The job done, she asked, “So what brings you all to Budapest?”, speaking now in what can only be described as the voice of ten-thousand noses, all with sinus infections. A buzzy, ringing kind of flirting ensued, to continue until Tanya’s friends grew impatient at being ignored and reeled her back in. All this because Todd had almost theatrically strained to take a photo.
III Words muttered to no-one in particular
Until now, each and every technique documented in this series on how to be approachable has been completely non-verbal. This is intentionally so, because deliberately talking to people is quite different from merely making oneself approachable. Deliberately starting a conversation is face-threatening: If your attempt doesn’t go as planned, you can’t pretend it was never your goal to start a conversation – you must stand behind your intentions and accept the social consequences. Meaning you’d better have a tolerance for rejection.
But what happens if you utter something to no-one in particular or to the room in general – all without the slightest expectation of a response? Here, you cannot be said to have actively attempted to start any conversation, and thus you cannot be judged as having assumed the same social risk. Such behavior is still within the realm of making oneself approachable.
Let’s look at some examples.
Whereas people who talk to you on airplanes are often regarded as exciting or even romantic, people who talk to you on subway rides are regarded as about on par with the patrons of a dive bar in the Star Wars universe. Yet, in spite of a strong assumption that interlocutors on locomotives are loco, we cast away this bias should anything out of the ordinary occur on the journey.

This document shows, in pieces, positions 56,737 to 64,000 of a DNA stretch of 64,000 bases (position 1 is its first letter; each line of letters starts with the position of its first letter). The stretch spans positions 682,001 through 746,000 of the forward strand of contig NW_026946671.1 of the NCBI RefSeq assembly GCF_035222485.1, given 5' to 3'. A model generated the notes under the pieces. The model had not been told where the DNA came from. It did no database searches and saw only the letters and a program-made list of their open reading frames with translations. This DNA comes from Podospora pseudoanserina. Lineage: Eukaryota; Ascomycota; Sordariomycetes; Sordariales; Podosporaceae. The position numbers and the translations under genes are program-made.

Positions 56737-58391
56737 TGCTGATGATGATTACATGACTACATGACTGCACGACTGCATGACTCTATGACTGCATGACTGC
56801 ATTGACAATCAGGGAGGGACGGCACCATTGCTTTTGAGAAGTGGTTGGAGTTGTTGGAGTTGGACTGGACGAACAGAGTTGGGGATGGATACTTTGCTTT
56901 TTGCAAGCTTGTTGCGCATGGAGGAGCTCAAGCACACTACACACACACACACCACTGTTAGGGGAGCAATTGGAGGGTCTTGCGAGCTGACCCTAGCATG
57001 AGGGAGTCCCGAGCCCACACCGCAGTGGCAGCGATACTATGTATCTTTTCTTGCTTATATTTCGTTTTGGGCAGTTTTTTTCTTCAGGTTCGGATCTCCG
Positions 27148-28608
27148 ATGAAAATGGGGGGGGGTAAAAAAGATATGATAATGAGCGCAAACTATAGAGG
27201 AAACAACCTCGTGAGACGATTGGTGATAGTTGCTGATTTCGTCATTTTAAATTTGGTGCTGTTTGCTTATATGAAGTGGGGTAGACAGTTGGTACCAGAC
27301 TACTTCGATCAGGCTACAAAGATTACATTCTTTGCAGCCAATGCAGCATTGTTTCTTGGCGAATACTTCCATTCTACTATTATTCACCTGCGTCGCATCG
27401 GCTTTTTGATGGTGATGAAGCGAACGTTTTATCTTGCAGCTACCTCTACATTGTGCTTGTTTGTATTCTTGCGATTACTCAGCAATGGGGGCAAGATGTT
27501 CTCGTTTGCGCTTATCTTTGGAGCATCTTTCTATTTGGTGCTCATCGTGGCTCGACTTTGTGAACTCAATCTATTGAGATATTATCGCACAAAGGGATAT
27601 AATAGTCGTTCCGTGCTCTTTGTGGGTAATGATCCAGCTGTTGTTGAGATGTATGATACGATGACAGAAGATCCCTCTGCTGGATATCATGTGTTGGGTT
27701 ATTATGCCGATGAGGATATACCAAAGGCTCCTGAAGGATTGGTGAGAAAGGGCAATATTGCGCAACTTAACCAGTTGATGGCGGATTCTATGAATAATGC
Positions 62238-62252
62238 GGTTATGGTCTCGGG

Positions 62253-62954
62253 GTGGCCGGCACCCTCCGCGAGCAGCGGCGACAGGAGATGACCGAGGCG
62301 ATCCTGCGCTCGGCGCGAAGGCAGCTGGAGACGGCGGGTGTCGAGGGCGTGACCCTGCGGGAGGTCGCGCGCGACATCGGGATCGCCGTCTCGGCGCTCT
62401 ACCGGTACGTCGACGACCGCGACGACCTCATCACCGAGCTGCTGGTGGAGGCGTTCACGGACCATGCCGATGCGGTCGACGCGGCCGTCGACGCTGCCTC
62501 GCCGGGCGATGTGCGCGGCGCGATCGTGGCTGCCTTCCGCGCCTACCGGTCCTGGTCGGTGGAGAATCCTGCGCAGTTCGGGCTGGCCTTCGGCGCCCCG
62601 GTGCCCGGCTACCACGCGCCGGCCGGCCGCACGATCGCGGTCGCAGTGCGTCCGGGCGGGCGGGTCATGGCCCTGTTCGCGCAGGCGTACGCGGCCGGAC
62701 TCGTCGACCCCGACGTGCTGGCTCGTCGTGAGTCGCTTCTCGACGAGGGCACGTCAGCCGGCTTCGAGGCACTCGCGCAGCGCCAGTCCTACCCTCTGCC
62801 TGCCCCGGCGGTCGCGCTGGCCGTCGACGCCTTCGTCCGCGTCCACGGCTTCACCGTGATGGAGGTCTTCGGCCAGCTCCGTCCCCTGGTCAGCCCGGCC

During a morning commute, my train stopped unexpectedly in that no man’s land between stations. (I felt a debauched sort of pride thinking to myself “the train has literally stopped in its tracks.”)
The intercom switched on in our carriage. “FFFFFFFFFFFFFFFFFSSSSSS—20 minut—FFFFFFFFF,” it fizzed. A woman sitting near me reacted to the news by rolling her eyes and huffing, “For fuck’s sake,” and a gentleman opposite her threw his hands angrily into the air. Noticing the soliloquist opposite him, he addressed her, “This is ridiculous!” She responded with fresh complaints of her own, and these they traded until they’d built a foundation of rapport on this age-old institution.
The next example is even more prosaic: Exercising alone in a part of a gym where the air-conditioning unit seemed to have been swapped for a desiccation device, a man shoveled heat away from his face. At some point he erupted, “GOD it’s SOOOO HOT”. His comment, even though aimed at no-one, invited reciprocation by other over-heated gym-goers. In expressing his exasperation aloud, this man brought a roomful of (sticky) strangers together, however briefly.
Honestly, I perceived the pair of people who spoke to themselves in public above as slightly weird. But certainly not “reeling off Jewish conspiracy theories to a banana peel” weird – which was my rough benchmark for people who talk to themselves.
All in all, the expressive people I profiled had an edge in the “being approachable” game, showing that a few stray words go a long way in encouraging impromptu interactions.